In plain text this paragraph says: “The problems of the euro area are the euro area governments' business”. Here is the explanation of Angela Merkel, hardly needing any comment: “We are not intending to transfer power to the European Union. It is about coordination amongst the individual governments, you will have to ask the national parliaments. Of course, the European Parliament will be informed about this but as I said this is cooperation at the level of the governments of the euro members as an intergovernmental cooperation, without transfer of power.”
Against this background the press conference of the President of the European Council, Herman Van Rompuy and Commission President José Manuel Barroso looked like a collision with a parallel reality. Despite the persistent questions of journalists, Mr Van Rompuy almost swore that no concrete proposals were discussed. And the European Commission President, Jose Manuel Barroso, said that no powers had been taken away from the EU or its institutions, on the contrary - there would be an increased coordination in areas which were previously a prerogative of national governments. But as it became clear, they would remain a prerogative of national governments, but would also be subjected to intergovernmental coordination.
It happened precisely what euinside has predicted: although the proposal of France and Germany is openly sidelining the European institutions from the economic governance of the eurozone, Mr Barroso publicly defended it: “The EU is increasing its capacity to act…I welcome this decision and I believe it reflects the European spirit.”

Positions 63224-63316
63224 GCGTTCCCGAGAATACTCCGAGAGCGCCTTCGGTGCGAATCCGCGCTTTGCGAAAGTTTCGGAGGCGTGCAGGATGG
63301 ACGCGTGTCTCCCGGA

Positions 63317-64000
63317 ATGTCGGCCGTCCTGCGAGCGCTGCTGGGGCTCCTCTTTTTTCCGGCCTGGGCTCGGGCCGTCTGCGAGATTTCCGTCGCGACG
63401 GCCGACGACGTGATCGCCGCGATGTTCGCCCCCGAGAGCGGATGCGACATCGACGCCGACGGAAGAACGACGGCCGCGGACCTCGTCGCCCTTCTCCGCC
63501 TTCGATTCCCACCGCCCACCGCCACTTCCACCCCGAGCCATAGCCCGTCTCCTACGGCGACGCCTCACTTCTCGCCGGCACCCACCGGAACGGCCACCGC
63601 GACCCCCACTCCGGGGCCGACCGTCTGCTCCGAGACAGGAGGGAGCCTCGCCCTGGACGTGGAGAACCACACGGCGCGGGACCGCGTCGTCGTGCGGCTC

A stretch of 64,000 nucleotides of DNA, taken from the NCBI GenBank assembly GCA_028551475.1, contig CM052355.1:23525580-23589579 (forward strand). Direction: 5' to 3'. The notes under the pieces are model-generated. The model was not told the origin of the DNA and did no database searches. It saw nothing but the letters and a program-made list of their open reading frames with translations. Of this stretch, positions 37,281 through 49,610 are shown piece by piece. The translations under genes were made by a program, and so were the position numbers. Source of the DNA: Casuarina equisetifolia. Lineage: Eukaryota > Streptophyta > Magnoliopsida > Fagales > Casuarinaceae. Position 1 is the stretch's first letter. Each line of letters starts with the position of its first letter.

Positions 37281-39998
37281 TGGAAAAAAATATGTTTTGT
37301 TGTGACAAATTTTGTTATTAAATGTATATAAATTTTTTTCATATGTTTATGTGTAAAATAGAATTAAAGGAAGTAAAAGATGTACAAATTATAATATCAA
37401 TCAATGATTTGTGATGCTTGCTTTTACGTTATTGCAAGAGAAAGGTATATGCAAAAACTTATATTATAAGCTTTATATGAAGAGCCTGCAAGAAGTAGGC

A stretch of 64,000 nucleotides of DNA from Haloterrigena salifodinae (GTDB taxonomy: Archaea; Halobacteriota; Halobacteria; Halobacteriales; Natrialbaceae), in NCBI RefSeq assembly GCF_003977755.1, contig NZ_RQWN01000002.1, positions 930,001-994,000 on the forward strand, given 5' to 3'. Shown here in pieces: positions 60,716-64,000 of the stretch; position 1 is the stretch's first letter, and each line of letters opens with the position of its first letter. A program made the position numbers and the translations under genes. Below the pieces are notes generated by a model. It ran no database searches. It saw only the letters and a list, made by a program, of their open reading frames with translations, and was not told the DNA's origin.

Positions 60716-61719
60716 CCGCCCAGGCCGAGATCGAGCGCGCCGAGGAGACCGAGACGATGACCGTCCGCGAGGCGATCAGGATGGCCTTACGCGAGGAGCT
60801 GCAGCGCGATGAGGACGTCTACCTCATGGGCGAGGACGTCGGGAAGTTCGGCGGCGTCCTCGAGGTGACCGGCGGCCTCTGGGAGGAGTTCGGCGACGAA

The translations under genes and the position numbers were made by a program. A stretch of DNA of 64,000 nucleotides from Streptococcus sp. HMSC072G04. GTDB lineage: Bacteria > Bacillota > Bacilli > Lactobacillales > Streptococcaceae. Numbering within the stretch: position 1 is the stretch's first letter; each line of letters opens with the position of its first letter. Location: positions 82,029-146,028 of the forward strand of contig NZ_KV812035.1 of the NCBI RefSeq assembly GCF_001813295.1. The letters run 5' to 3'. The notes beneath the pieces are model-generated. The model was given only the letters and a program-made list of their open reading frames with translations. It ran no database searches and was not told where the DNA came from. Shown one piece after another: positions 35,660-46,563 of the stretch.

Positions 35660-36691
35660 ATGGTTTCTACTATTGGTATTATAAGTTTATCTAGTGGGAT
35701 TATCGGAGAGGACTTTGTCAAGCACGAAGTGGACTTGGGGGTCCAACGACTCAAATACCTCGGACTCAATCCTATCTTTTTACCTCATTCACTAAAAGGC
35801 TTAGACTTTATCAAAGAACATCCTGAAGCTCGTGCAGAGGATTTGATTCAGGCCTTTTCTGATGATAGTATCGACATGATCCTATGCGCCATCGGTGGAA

Although the explanations of Herman Van Rompuy that there was only a very general and broad discussion, after the Council Angela Merkel said:
“Today we agreed that such a pact will come into existence. As far as the content is concerned, decisions on the content will be taken at the informal Euro group meeting and than by the Council meeting on 24 25 march consultations will take place to make sure whether other non euro area member states will be willing to join in or participate.” Ms Merkel used the formula 17+, which reflects this possibility. Although she denied that she had submitted to the Council a list of measures to be adopted, Merkel acknowledged that she had given certain examples.
According to media reports, there are 6 points, which must be fulfilled by member states in 12 months: to abolish wage indexation to inflation, to ensure mutual recognition of diplomas and professional qualifications, to establish a common basis for corporate taxation, to link pension schemes to demographic development, to introduce constitutionally-bound debt brakes and to establish national frameworks for crisis management in the banking sector.
And something more interesting: France and Germany offer “the yardstick or the benchmark should be the member state that shows the best practice”. This is a serious difference compared to the Commission's proposal, which provides for the assessment of competitiveness to be made according to indicators set by the Commission for each Member State.